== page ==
Please Note: This article is written for users of the following Microsoft Word versions: 2007, 2010, 2013, and 2016. If you are using an earlier version (Word 2003 or earlier), this tip may not work for you. For a version of this tip written specifically for earlier versions of Word, click here: Use Filenames That Sort Properly.

Use Filenames that Sort Properly

by Allen Wyatt
(last updated November 25, 2017)


It is not uncommon to work on projects that require several documents. For instance, you may be working on a manual that has several parts. When you are naming files for this project, you should use names that will later sort properly when you use various functions of Word.

For instance, when you choose to open a document, you see the standard Open dialog box that shows the files in the current directory. If your files are named properly, they will always appear in order on the list. I ensure this by starting all files related to a project with two digits that represent the order in which the document appears in the project. For instance, if the project entails an introduction, three sections, and an appendix, then the files may be named as follows:

01 Introduction.docx
02 Section 01.docx
03 Section 02.docx
04 Section 03.docx
05 Appendix.docx

Without the leading two digits, of course, the files would be displayed in the dialog box in an entirely different order. For me, the above approach ensures that the files are always in the logical order I need. The only drawback is that if I need to add a new section (such as Section 04), then I need to change the number of the 05 Appendix.docx file to 06 Appendix.docx so that the new section can become 05 Section 04.docx. This renaming is a small price to pay to keep my files in the desired order. One way around having to change the number of the Appendix.docx file each time a new section is added is to initially replace the leading zero with 1 as the first of the assigned two digits. This assures the Appendix.docx file always follows the sections.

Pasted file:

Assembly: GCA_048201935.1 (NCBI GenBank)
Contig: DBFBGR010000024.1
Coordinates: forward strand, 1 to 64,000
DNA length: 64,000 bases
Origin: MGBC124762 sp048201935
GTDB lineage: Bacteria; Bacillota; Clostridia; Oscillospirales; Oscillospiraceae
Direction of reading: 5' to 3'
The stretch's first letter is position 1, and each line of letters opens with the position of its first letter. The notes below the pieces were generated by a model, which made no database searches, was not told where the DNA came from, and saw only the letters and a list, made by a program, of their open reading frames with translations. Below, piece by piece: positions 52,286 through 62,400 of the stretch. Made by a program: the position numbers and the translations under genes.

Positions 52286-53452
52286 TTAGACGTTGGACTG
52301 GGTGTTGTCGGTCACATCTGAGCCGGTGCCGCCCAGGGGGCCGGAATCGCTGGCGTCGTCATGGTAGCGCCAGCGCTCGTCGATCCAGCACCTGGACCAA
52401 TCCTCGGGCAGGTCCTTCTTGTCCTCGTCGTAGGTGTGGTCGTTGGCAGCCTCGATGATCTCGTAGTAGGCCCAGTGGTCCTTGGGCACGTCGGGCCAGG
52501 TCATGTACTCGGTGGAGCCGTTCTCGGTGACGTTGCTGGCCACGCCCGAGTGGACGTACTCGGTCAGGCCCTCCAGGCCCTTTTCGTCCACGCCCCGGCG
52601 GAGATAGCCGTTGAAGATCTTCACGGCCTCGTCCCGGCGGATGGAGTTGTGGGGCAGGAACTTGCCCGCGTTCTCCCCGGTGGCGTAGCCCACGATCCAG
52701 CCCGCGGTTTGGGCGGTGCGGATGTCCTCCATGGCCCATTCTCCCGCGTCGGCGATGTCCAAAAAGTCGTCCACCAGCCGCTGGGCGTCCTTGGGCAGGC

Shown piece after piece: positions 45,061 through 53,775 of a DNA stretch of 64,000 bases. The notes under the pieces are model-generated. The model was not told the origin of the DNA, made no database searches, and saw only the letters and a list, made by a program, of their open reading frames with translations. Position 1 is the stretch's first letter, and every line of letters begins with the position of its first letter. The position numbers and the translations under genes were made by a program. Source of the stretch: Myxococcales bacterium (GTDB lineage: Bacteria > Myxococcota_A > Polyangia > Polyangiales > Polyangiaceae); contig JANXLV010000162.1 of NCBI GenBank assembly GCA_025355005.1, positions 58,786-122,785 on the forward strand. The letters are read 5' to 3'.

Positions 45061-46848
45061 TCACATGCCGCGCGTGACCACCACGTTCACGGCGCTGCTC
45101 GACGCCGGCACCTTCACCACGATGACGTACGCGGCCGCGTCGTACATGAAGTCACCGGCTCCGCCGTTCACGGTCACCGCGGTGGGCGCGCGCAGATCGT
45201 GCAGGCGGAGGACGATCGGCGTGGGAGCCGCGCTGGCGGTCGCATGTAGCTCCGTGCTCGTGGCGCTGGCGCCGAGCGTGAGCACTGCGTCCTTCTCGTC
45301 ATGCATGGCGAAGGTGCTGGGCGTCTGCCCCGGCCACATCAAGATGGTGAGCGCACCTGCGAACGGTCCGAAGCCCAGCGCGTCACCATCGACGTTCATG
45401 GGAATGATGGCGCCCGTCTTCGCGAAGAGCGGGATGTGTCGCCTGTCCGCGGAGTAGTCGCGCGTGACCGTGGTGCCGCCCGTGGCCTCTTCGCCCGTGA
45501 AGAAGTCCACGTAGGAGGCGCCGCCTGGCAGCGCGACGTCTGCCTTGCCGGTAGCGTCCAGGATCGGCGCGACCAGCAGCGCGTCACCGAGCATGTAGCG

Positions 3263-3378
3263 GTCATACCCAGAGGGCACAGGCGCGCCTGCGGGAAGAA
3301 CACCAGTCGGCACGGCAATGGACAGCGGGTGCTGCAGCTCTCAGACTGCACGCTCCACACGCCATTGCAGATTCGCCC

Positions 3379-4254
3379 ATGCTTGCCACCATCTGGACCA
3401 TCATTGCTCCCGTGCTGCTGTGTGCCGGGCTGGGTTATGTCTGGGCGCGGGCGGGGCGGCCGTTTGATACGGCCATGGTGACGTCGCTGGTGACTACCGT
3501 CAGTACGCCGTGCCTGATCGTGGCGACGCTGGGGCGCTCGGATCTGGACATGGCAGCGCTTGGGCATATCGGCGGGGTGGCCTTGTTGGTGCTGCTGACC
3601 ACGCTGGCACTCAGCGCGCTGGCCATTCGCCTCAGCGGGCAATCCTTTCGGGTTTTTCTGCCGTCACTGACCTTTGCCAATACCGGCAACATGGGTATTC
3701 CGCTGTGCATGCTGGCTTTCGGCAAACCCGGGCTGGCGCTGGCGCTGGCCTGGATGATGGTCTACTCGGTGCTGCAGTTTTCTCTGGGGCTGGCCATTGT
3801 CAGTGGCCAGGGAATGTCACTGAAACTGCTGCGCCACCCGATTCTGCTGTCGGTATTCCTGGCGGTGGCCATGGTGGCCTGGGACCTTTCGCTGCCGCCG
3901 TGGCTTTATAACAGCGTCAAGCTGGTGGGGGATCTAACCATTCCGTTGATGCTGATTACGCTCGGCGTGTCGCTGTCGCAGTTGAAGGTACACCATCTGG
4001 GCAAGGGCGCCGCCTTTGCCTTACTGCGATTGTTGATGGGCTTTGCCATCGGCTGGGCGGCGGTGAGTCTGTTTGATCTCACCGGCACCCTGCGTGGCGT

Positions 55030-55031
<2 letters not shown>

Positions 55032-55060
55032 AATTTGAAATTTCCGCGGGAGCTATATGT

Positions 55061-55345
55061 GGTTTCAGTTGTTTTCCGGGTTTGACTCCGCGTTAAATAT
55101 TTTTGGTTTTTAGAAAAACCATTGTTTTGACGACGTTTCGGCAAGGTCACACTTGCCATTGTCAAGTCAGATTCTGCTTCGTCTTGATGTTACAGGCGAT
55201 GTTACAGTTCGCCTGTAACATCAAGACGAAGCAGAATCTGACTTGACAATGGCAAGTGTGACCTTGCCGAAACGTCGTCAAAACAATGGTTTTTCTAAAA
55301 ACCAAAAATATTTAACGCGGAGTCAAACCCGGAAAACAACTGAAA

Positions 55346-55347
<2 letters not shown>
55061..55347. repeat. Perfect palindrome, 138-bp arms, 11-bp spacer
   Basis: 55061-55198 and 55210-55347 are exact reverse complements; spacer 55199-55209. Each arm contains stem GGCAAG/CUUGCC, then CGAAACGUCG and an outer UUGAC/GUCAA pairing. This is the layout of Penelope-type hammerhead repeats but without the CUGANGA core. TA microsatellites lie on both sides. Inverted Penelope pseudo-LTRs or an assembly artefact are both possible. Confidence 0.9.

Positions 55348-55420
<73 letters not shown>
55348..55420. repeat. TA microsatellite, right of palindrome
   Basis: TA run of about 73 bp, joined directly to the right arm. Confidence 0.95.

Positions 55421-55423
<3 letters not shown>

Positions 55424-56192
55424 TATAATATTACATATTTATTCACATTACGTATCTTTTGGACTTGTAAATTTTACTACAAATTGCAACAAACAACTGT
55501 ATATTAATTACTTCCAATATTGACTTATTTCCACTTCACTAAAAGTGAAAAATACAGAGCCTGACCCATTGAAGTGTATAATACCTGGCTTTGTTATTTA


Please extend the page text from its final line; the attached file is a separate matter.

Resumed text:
WordTips is your source for cost-effective Microsoft Word training. (Microsoft Word is the most popular word processing software in the world.) This tip (10840) applies to Microsoft Word 2007, 2010, 2013, and 2016. You can find a version of this tip for the older menu interface of Word here: Use Filenames That Sort Properly.